Economy

Auditor-General report sparks fears of fictitious pension claims

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The National Treasury building in Nairobi. FILE PHOTO | NMG

Taxpayers could be losing billions of shillings annually due to weak systems for payment of pension claims at the Treasury, the auditor general has warned.

A performance audit has revealed that the Pensions Department (PD) at the Treasury does not compel retirees and dependents to present life certificates before payment is made.

According to the audit, in case of death of a pensioner, the Pensions Department relies on family to alert it on the occurrence, armed with the death certificate and the pension number of the deceased for certification.

“Interviews with staff at the Pensions Department disclosed that pensioners and dependants do not present life certificates and neither do the PD follow up to have them submitted,” read the audit report.

This means that the State could be paying relatives and dependants of dead people retirement benefits, helped by the growing use of debit cards and mobile banking, which do not require the physical presence of beneficiaries in banking halls.

The audit also shows there are no triggers in the system for payment to be stopped after a certain period to necessitate proof of life.

To correct the anomaly, the Auditor-General recommends that the Pensions Department works with the Civil Registration Department to get monthly data on registered deaths.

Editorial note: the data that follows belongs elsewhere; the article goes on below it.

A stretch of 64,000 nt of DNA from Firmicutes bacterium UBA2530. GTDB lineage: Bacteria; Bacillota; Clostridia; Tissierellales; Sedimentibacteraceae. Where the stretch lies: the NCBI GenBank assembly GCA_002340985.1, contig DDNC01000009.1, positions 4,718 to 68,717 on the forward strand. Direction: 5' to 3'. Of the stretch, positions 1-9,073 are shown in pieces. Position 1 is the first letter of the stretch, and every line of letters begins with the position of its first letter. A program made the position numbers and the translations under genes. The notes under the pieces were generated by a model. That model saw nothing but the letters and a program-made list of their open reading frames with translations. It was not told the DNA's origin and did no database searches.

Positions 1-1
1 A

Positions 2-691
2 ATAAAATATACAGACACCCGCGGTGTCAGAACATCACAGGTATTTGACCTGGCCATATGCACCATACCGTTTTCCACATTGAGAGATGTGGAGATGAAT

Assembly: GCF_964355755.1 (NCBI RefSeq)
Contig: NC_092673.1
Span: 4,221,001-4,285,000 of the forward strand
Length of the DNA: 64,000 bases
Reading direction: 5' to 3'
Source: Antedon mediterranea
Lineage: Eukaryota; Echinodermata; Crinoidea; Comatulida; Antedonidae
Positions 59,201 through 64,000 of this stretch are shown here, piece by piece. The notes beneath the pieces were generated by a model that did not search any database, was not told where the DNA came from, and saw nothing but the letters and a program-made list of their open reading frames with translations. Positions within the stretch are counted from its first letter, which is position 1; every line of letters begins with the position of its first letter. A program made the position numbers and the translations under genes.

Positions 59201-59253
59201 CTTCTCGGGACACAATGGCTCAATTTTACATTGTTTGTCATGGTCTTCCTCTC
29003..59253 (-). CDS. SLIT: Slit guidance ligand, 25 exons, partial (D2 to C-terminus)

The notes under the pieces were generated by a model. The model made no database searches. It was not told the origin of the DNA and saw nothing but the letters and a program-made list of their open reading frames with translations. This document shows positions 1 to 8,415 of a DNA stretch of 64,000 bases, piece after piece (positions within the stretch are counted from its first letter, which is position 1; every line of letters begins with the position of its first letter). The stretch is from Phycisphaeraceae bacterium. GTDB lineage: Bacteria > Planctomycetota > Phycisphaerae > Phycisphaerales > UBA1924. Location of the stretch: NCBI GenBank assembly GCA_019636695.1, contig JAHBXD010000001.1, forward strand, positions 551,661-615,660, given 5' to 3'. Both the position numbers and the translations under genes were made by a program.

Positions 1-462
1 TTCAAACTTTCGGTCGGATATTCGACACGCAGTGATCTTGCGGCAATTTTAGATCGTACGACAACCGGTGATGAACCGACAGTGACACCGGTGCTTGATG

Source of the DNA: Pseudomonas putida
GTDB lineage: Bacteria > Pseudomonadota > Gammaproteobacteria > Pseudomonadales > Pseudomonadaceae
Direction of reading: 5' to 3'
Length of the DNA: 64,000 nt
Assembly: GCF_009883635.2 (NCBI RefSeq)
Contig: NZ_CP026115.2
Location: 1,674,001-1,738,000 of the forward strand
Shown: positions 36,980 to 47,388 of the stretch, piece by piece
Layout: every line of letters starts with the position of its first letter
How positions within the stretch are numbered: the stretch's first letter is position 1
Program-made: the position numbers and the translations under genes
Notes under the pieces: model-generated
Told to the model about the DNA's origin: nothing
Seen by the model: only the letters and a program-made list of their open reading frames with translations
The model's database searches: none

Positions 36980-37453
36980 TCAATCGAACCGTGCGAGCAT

The report comes after a headcount at the Pensions Department revealed that about 40,000 retired civil servants are dead but remain on the State payroll.

The two-month census that started in February last year did not capture about 50,000 pensioners, adding that it has confirmed that 40,000 of them are dead.

The headcount was informed by the need to curb the ballooning pensions bill that increased to Sh104.4 billion in the year starting July, up from Sh86.2 billion in the previous year and Sh15 billion in 2002.

Most pensioners were previously paid through the State-owned Postbank, which demanded that the retirees appear in-person to withdraw their benefits.

However, the automation of the banking sector and extending the payments to Kenya’s 42 banks has reduced the need for pensioners to collect their benefits from tellers.